Christ’s College captain and New Zealand Schools centre Isaiah Punivai will play for the St Kentigern College First XV this year. Punivai was the leading try scorer in the UC Championship in 2016 and a key figure in Christ’s first win over Christchurch Boys’ High School in 16 years in 2017.
Christ’s have been on an upward ascent recently and losing a player of Punivai’s stature is heartbreaking.
What will Punivai gain from his move? Will being around better players see Punivai improve or will he lose some edge with less responsibility?
Private schools poaching from private schools is a new precedent in the recruitment of players. Typically a player from a lower decile school will seek or be presented with an opportunity at a superiorly resourced school. What happens if private schools start actively recruiting off each other? How do state schools compete fairly in that environment?
What age is acceptable to sign an athlete for a full professional contract?
Sport is a career choice, but a short-lived one meaning the clamour for leading high school talent among professional organizations is intense. At what age should a young athlete be signed to a fully-fledged deal?
The recent dispute over Etene Nanai-Seturo involving the New Zealand Rugby Union and the New Zealand Warriors highlights the flaws of signing athletes too young.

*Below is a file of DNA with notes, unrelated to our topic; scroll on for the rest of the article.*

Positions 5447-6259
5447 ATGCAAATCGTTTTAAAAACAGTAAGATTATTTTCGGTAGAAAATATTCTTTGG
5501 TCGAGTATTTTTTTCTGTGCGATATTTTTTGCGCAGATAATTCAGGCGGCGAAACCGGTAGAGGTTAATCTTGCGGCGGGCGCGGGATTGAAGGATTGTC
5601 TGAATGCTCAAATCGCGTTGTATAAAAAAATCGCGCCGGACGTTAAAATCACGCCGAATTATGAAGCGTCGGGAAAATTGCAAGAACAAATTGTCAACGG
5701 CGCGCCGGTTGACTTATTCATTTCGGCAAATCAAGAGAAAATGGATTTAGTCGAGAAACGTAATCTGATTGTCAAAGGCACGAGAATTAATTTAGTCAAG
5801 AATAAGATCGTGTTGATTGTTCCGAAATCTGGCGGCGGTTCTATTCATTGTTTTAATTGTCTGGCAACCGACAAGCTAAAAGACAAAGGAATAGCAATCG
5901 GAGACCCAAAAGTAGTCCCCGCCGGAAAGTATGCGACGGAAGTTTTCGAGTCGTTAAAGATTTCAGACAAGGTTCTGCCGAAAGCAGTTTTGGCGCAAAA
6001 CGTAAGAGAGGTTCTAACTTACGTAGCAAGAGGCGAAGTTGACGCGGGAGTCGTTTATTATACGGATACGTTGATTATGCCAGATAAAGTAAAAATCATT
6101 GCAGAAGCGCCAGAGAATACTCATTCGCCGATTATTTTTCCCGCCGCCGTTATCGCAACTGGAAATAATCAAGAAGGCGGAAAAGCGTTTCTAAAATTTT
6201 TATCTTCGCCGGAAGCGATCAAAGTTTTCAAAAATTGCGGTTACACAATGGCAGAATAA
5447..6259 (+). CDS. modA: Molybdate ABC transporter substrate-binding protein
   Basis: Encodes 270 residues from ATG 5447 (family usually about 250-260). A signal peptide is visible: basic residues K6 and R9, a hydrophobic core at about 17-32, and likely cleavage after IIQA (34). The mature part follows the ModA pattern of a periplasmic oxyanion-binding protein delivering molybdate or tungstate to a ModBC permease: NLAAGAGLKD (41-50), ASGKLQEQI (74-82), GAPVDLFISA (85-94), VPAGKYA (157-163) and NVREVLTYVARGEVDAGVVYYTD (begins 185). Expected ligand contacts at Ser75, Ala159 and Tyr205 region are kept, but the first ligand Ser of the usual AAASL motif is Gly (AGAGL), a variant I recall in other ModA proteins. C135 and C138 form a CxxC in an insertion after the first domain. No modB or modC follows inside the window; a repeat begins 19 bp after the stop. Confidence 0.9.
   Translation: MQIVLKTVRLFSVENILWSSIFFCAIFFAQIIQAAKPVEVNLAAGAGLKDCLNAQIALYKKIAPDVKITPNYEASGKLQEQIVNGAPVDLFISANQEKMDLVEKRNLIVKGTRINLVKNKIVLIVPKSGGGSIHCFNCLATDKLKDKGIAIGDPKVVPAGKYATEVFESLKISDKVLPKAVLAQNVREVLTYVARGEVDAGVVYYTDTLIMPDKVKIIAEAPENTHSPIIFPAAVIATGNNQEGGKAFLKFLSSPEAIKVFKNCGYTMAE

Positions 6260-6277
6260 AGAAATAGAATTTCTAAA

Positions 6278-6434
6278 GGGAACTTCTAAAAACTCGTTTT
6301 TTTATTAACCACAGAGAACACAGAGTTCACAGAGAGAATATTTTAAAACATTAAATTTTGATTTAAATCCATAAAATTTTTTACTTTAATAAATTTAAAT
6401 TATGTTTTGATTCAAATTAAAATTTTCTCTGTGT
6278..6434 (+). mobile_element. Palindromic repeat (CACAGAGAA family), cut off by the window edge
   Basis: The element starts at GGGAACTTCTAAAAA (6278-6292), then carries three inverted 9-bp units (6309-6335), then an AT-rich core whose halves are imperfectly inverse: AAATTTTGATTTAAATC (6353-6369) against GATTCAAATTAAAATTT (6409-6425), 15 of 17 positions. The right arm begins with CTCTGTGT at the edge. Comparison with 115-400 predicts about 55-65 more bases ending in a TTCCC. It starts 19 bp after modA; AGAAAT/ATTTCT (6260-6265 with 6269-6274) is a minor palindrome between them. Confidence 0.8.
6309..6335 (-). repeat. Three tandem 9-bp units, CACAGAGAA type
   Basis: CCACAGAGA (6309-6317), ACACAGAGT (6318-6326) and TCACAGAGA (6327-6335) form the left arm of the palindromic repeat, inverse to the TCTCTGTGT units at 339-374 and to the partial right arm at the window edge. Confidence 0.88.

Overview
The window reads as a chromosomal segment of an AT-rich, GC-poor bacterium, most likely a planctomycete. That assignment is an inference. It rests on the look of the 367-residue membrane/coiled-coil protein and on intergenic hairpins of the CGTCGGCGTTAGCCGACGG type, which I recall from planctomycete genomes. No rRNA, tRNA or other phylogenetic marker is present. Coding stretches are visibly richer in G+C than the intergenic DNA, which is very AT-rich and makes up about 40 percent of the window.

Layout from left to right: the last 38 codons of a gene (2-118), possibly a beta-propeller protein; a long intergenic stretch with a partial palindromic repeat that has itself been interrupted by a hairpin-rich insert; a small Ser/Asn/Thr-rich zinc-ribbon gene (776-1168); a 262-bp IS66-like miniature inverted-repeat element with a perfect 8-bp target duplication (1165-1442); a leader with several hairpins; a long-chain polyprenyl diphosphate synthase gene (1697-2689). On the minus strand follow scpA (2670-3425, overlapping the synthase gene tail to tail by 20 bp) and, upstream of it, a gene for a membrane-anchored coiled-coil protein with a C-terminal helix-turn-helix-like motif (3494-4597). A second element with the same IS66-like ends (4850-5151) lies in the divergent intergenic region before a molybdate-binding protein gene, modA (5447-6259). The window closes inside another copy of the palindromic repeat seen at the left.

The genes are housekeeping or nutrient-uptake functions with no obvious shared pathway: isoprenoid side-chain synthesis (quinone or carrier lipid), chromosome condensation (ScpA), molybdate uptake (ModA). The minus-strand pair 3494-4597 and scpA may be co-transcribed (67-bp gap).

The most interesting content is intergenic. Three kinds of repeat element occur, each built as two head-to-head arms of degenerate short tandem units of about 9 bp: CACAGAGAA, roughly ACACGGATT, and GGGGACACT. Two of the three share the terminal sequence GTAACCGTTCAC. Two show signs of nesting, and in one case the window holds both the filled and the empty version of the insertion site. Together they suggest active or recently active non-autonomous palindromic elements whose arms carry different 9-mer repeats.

Nanai-Seturo committed to a five year deal with the Warriors when he was 15 years old, but after making the New Zealand Secondary Schools rugby team last year had a change of heart and was forced to haggle his way out of a league contract through mediation to play Sevens rugby for New Zealand.
Some pro leagues restrict the competing age to 18. Should an athleteonly be signed when they reach that age? Is this a restraint of trade?
Which schools will rise up and win maiden NZSS titles in 2018?
Everyone loves an underdog. Unexpected victories, upsets over favoured teams on the way to championship wins and instances of maiden titles encapsulate what’s great about New Zealand secondary school sport.
Three such wins last in popular sports were Howick College winning their maiden NZSS netball title, Trident High School winning their first ever Senior Girls volleyball title and Hamilton Boys’ High School taking home the National Boys Football title (on the same weekend their rugby team lost to Hastings’ BHS in the Top 4 rugby final).
On the subject of netball, can a non-Auckland school win the NZSS netball tournament this year, and if so who will it be? Auckland schools have dominated the trophy each year since 2012 with MAGS winning a four-peat, Saint Kentigern College lifting it off them and Howick winning if off St Kent’s last year.
Wellington and Central sides are currently the leading representative teams. Manukura are very strong, while St Mary’s College are perennial contenders without breaking through. Both these schools are powerhouses elsewhere too, such as rugby, rugby 7s and basketball!
This year’s tournament in October is in Timaru, so it would be a fitting that a South Island school broke a decade-long duck (Villa Maria College in 2008) of winning the netball.